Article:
**The Binomial Theorem**

You are faced with the problem of expanding \((x+y)^10\) . What to do??? Do you really have to multiply this expression times itself 10 times?? That could take forever.

**Let’s investigate**:

When binomial expressions are expanded, is there any type of pattern developing which might help us expand more quickly? Consider the following expansions:

What observations can we make in general about the expansion of \((a+b)^n\)

1. The expansion is a series (an adding of terms).

2. The number of terms in each expansion is one more than n. (terms = n + 1)

3. The power of a starts with an and decreases by one in each successive term ending with a0. The power of b starts with b0 and increases by one in each successive term ending with bn.

4. The power of b is always one less than the “number” of the term. The power of a is always n minus the power of b.

5. The sum of the exponents in each term adds up to n.

6. The coefficients of the first and last terms are each one.

7. The coefficients of the middle terms form an interesting (but perhaps not easily recognized) pattern where each coefficient can be determined from the previous term. The coefficient is the product of the previous term’s coefficient and a’s index, divided by the number of that previous term.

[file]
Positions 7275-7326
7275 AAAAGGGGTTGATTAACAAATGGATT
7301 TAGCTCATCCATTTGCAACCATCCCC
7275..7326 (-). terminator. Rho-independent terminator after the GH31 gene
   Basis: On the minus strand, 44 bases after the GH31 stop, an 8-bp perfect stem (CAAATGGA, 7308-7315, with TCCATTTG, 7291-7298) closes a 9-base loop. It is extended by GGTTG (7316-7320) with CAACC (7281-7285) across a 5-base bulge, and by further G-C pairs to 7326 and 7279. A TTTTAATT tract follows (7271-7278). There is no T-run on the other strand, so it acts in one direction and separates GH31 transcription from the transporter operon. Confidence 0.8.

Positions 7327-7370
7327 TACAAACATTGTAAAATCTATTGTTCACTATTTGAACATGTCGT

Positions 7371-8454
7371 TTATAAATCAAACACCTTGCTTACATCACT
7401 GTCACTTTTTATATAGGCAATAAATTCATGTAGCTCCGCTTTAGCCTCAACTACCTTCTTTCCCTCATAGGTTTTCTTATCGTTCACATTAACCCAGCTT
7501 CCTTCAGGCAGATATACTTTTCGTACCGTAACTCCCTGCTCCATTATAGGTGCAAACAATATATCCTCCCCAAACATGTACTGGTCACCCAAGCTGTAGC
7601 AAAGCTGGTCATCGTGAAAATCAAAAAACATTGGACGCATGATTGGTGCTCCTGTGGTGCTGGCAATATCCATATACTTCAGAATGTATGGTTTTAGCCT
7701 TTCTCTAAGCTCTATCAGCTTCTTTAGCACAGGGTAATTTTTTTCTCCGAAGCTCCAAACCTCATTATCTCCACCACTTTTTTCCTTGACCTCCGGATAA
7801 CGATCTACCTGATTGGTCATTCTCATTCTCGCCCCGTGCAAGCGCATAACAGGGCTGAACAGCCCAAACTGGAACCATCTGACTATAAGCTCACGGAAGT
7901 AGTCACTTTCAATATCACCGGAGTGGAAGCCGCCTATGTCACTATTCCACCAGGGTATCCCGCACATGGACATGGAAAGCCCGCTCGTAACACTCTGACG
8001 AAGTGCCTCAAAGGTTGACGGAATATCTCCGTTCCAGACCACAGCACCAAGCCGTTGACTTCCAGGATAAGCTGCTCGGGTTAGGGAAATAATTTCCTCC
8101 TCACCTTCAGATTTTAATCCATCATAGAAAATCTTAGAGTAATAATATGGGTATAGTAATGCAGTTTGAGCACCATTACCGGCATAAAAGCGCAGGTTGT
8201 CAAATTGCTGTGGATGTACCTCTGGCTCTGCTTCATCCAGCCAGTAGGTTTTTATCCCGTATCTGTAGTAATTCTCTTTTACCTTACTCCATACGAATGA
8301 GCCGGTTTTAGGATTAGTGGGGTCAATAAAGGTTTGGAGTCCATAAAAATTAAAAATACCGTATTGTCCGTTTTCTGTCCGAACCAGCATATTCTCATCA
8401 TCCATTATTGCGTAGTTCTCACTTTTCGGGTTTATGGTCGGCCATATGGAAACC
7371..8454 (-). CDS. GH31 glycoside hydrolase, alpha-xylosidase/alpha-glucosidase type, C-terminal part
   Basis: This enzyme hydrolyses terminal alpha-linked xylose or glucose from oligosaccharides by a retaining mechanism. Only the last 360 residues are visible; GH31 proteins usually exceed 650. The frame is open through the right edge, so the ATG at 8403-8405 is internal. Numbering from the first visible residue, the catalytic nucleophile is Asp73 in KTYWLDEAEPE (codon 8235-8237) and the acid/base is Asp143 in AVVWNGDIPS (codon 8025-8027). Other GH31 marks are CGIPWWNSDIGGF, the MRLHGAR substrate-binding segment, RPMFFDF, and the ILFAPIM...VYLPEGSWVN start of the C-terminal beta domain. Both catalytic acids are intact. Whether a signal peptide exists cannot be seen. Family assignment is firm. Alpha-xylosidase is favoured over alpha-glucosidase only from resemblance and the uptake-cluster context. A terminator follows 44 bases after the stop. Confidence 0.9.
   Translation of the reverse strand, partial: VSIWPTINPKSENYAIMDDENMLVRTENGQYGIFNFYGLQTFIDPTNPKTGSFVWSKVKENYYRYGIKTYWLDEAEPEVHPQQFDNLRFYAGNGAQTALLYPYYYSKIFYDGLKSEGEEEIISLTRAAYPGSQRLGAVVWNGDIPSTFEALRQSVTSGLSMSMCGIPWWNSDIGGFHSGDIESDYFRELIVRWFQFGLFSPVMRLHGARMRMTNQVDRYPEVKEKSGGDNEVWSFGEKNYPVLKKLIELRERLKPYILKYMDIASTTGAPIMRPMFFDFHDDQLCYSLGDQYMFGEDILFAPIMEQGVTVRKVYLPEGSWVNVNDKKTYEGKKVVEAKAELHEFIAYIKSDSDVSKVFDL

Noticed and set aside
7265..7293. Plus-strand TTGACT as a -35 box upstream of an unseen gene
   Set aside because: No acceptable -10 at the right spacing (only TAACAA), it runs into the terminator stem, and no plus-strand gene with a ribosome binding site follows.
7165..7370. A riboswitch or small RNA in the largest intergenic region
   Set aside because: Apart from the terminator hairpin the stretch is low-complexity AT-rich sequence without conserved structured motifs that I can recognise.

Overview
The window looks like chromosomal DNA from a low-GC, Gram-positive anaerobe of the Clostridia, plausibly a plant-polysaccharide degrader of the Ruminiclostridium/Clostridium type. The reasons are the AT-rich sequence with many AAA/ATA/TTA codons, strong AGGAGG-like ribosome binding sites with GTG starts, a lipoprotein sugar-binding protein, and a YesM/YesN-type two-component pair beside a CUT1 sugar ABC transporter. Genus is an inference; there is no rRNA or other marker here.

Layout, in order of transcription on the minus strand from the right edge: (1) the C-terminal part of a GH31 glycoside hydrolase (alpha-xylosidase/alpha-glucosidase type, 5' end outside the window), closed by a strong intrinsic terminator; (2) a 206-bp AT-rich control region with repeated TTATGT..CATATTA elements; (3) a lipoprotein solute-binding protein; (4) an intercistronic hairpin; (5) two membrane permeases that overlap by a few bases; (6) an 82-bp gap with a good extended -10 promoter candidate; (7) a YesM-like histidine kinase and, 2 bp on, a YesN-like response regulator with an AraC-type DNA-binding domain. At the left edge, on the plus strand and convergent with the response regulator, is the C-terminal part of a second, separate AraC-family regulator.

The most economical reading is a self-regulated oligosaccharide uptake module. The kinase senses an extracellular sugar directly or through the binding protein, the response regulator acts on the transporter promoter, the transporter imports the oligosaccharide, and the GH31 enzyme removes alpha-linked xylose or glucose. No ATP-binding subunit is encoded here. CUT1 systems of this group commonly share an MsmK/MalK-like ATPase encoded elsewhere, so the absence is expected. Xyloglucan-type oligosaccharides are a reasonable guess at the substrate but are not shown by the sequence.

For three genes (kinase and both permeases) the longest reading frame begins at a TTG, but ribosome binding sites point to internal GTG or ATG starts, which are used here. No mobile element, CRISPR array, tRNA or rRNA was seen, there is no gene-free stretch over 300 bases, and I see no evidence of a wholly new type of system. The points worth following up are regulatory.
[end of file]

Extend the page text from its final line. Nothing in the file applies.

8. Another famous pattern is also developing regarding the coefficients. If the coefficients are “pulled off” of the terms and arranged, they form a triangle known as Pascal’s triangle. (The use of Pascal’s triangle to determine coefficients can become tedious when the expansion is to a large power.)

(The two outside edges of the triangle are comprised of ones. The other terms are each the sum of the two terms immediately above them in the triangle.)

By pulling these observations together with some mathematical syntax, a theorem is formed relating to the expansion of binomial terms:

**Examples using the Binomial Theorem**: